Rolling the Dice with Taxpayer Money
Governments aren't very good at picking business winners with grants, loan guarantees or tax breaks. They'd do better if they realized their limitations.
The recent bankruptcy filing by A123 Systems, a maker of batteries for electric and hybrid cars, once again shines a spotlight on the use of government subsidies to aid individual companies. In A123's case, it was the federal government that awarded the company nearly $250 million in stimulus money, but states don't exactly have an admirable track record when it comes to this issue.
Massachusetts loaned money--$5 million--to A123, but that's just the tip of the states-as-venture-capitalist iceberg. State investments in private companies generally come in two forms. The first is grants or loan guarantees, such as the $75 million that Rhode Island taxpayers lost when the state invested in former star pitcher Curt Schilling's failed video-game company, 38 Studios. The other is tax breaks and other tax incentives. Massachusetts provided a combination of grants and tax breaks that added up to more than $30 million for Evergreen Solar, a clean-energy company that declared bankruptcy last year.
Either way, it's a bad deal for taxpayers. States aren't very good at venture capitalism because it's a skill very few public officials have. For them to roll the dice on a specific company is like me joining a high-stakes Las Vegas poker game. The difference is that I'd lose my own money in Vegas. When states play venture capitalist, they play with taxpayer money.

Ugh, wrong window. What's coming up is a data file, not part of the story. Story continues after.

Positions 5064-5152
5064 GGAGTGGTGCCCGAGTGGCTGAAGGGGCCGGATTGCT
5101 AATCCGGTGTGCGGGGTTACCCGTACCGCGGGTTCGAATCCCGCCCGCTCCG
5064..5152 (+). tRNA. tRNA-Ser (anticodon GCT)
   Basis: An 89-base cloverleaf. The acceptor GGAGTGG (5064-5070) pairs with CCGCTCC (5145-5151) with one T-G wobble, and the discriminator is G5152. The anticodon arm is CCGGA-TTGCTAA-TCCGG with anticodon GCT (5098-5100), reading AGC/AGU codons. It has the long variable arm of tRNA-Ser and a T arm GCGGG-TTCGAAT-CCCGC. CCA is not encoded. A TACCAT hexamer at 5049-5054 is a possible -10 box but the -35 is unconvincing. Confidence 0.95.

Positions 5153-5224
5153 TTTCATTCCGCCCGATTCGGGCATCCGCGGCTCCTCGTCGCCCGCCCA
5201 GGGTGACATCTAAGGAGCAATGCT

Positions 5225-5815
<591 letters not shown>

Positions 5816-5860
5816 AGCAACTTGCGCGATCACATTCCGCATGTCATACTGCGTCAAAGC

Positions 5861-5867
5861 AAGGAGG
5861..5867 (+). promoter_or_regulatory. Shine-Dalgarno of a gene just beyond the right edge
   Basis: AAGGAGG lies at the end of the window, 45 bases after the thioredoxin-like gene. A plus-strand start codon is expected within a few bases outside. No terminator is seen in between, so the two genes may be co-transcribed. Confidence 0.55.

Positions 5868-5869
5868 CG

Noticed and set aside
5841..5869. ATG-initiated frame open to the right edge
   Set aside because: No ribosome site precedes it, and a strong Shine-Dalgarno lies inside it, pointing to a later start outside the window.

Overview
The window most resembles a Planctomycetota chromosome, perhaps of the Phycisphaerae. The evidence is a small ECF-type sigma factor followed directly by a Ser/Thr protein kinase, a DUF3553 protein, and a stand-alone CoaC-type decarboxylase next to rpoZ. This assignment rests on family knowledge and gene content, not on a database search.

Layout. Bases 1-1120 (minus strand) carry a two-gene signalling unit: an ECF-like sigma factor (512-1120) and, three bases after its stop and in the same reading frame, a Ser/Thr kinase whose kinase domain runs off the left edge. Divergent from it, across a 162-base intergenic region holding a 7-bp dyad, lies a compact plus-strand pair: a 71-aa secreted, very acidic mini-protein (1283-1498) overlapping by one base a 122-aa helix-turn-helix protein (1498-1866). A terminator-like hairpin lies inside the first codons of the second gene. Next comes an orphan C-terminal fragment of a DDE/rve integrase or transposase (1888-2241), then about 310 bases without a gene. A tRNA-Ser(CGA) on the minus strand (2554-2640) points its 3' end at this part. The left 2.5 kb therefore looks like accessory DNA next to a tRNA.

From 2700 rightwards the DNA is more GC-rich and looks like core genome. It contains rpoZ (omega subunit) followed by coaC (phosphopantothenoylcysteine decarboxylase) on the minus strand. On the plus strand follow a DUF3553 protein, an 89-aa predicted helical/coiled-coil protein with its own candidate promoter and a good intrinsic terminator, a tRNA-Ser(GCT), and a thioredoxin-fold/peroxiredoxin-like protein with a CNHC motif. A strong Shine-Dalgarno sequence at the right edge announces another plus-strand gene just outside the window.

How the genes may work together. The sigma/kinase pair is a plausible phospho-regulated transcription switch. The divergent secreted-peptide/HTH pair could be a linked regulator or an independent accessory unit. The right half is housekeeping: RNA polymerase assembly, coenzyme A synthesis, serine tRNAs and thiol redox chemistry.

States don't do much better when they use tax breaks to try to lure specific companies. In the wake of the Evergreen fiasco, Massachusetts officials formed a Tax Expenditure Commission to review the Bay State's web of tax breaks, also known as "tax expenditures."
The commission pegged overall foregone state revenue from tax breaks (not just those for businesses and economic development) at an estimated $26 billion this year, more than the total amount of tax revenue the commonwealth expects to collect during the fiscal year. And a 2011 analysis by the state auditor of 91 business tax breaks offered that year found that only a few came with mechanisms for reviewing their effectiveness or recovering lost revenue if the breaks failed to produce the hoped-for economic benefits.
In addition to being ill-suited to investing in individual companies, states also shouldn't subsidize specific industries, as with the federal oil-industry subsidies that, along with investments in companies like A123, have become an issue in the presidential campaign. What state governments can do is create opportunities by funding research through public universities or other outlets. Companies can then compete to put the fruits of that research to the most lucrative use.
A123 reminds us that the federal government isn't so good at picking winners and losers. But the evidence is clear that states are no better. Both taxpayers and state revenues would be best-served if state officials realize their limitations, focus on creating an environment of economic opportunity and let the market sort out the details.
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